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The other one is on this article, about those weirdo children’s books we reading-parents come across all the time. I say ‘weirdo’ because, even though the language is fine, the books themselves are an empty read – there’s nothing to remember or learn, other than the actual act of reading to the little person in your lap. I could identify so much with what’s written in the article! Like this bit –

The problem is that young children have terrible taste and enjoy garbage. Another problem, which compounds the first problem, is that they want to hear the same books hundreds of times in a row. So for all the joys that storytime can offer, it frequently entails a kind of dismal self-abnegation that’s too excruciating even to describe as tedium—an actively painful sense of my precious time on earth being torn from my chest and tossed into a furnace.

It’s so so true. And I also agree with the part that we tend to buy books that we remember from our childhood – but the thing is we’ve forgotten what the book is about and we only have the nostalgia of seeing that book when we were kids. And, honestly, when we come across the stories now, my first response is usually ‘What the heck?!’. Like the one about the goat kids and the wolf – the wolf eats up the kids but the Mother Goat then goes and cuts up the wolf’s belly, takes out the kids and sews it back up, with stones inside. Say what?! I had to change that entire bit to say the wolf stole the kids in a bag and the Mother Goat saved them by tearing open the bag. Why couldn’t the story have used bag instead of belly? Which kindergartner needs that kind of gore?! And how am I to explain to him later that you can’t just cut open stomachs and sew them back up with stones stuffed inside? As if I don’t have enough tough questions to answer as it is.

That said, I feel we shouldn’t THINK too much about the content, as long as it is written in a coherent manner, with tasteful illustrations and without any general bias or prejudice. Just like those umpteen nursery rhymes about old men being thrown down the stairs or little boys indulging in eve teasing (yep, those are rhymes. See this.). The article refers to ‘The little engine that could’ as one of those ‘terrible’ books – I don’t agree! :-) It’s a story about how an engine breaks down and the toys in the train try to hail some other engine to pull them up the hill. Most engines give some reason or the other and go away without helping. And along comes a little engine which hasn’t really pulled a big train but is willing to help and try! It’s a bit adorable, actually. I’ve read it many times to my son and recently, in a different context about helping me with chores, he just said, “Like the little engine helps, Amma. I help.”. What more do you want of a children’s book, eh? So, yeah. Let’s just screen the books for language and child-friendly content and let the kids have some fun without worrying about morals and lessons and what not. They have their entire life ahead to deal with that!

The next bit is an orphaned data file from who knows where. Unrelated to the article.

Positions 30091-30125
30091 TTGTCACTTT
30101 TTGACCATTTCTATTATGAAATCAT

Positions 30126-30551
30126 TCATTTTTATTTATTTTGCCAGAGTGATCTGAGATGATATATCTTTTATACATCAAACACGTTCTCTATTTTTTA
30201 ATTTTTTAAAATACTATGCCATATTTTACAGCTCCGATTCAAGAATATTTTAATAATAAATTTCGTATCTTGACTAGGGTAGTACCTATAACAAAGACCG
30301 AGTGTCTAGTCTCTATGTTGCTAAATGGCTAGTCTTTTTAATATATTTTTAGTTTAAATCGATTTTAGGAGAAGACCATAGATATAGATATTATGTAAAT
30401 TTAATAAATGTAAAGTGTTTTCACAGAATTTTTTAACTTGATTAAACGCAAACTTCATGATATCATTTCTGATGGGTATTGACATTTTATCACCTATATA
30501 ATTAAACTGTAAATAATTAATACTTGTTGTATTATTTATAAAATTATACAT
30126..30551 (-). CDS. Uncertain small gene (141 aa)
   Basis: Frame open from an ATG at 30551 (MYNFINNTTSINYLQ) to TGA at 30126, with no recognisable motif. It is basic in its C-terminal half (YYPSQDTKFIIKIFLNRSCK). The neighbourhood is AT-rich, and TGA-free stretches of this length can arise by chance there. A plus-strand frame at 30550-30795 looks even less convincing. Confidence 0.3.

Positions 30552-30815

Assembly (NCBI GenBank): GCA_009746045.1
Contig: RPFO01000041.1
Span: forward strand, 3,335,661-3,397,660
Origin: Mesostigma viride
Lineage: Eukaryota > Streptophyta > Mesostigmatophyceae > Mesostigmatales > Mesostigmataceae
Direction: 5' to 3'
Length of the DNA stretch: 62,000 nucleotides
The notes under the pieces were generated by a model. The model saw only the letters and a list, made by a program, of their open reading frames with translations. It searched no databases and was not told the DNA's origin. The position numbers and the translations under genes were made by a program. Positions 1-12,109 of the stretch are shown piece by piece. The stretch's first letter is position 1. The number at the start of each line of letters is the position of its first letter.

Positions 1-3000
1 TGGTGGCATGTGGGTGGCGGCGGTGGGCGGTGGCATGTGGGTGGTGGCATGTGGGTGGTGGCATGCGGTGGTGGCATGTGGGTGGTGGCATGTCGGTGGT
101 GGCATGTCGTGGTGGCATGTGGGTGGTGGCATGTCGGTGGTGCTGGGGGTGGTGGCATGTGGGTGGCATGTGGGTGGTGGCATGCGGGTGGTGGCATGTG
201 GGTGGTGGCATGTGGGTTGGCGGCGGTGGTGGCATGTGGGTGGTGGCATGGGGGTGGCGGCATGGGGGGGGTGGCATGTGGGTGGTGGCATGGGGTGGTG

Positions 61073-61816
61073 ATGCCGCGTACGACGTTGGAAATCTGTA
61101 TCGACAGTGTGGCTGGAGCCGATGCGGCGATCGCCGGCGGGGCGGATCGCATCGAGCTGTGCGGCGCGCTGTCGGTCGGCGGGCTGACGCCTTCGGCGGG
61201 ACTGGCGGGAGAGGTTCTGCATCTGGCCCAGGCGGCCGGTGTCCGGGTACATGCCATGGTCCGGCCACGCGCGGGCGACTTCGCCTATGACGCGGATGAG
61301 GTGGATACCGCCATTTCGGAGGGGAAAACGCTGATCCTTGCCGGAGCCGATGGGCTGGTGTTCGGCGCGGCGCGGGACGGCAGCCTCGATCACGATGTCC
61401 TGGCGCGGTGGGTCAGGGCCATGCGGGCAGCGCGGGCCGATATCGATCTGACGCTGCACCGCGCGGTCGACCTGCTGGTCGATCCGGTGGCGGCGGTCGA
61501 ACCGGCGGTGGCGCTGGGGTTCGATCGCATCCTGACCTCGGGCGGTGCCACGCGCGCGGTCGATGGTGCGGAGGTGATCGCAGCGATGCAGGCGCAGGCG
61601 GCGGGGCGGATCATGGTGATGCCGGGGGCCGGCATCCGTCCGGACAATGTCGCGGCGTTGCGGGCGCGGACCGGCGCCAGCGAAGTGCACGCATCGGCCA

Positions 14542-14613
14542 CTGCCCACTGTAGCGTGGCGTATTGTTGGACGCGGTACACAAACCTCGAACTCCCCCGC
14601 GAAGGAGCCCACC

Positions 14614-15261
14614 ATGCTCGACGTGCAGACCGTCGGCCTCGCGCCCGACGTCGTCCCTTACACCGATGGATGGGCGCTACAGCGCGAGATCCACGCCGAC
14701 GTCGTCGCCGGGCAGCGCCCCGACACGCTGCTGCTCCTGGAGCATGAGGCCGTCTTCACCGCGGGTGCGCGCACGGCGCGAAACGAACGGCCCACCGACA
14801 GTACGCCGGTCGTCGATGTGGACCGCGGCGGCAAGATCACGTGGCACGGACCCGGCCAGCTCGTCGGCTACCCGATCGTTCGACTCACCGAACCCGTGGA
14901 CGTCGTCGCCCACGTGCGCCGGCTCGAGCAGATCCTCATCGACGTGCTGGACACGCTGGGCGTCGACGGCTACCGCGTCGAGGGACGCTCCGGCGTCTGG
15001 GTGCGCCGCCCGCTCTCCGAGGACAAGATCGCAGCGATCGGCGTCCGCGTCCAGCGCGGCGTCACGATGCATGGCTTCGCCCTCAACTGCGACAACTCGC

Review: One Part Woman

One Part Woman
One Part Woman by பெருமாள் முருகன் [Perumal Murugan]

My rating: 2 of 5 stars

I first heard about this book when its author declared that the writer in him is dead. The book raked up some controversy in Tamil Nadu about some of the events being derogatory to some caste-based community or whatever. Lot of noise later, Perumal Murugan comes out and says he’s done with writing. So, of course I had to read such a controversial book.

And I did.

It has been 3 days since I finished the book and I still don’t know which part was controversial. I looked that up on old news later and apparently it was the part about the ceremony that used to happen (pre-Independence, mind you!) when any consenting man and woman can end up having sex on a certain day, irrespective of their marital vows. So they can have children. You know, when there was no IVF or fertility treatments, not even proper hospitals for childbirth. I don’t know what the big deal is. It’s fiction. Who bloody cares? Well, looks like some nitwits do.

Anyway, history aside, the book was very average. Probably more poignant and real in its original Tamil, I’m assuming. In the English version, the prose is nothing to write home about. The plot is new, yes, but the build-up towards it gets very repetitive after a point. That said, I did enjoy the images the author conjured about Thiruchengode and the villages around. But that’s pretty much it. These are times when I wish I could read Tamil fluently enough (I can read, but not fluent enough to read an entire novel! More like skim through news headlines and read political posters on Chennai roads!) because I can sense the poetry the words might have had. Example, there’s a scene where Kali’s mother is lamenting about his childlessness and the English word used is ‘dirge’ – with my limited Tamil knowledge, I’m guessing the Tamil word would have been ‘oppari’. Now, dirge is the very literal translation of ‘oppari’ – what we hear in a funeral. But I feel ‘lament’ would have been a better word here, given the context. Yeah, small things like that do get lost in the translation. Pity.

Bottom line, if it weren’t for the controversy, it’s a pretty average book in its English avatar. In it’s Tamil version though – would’ve been a tad bit more enjoyable because the point of this book is the prose, not the plot (we know the plot from the blurb already!).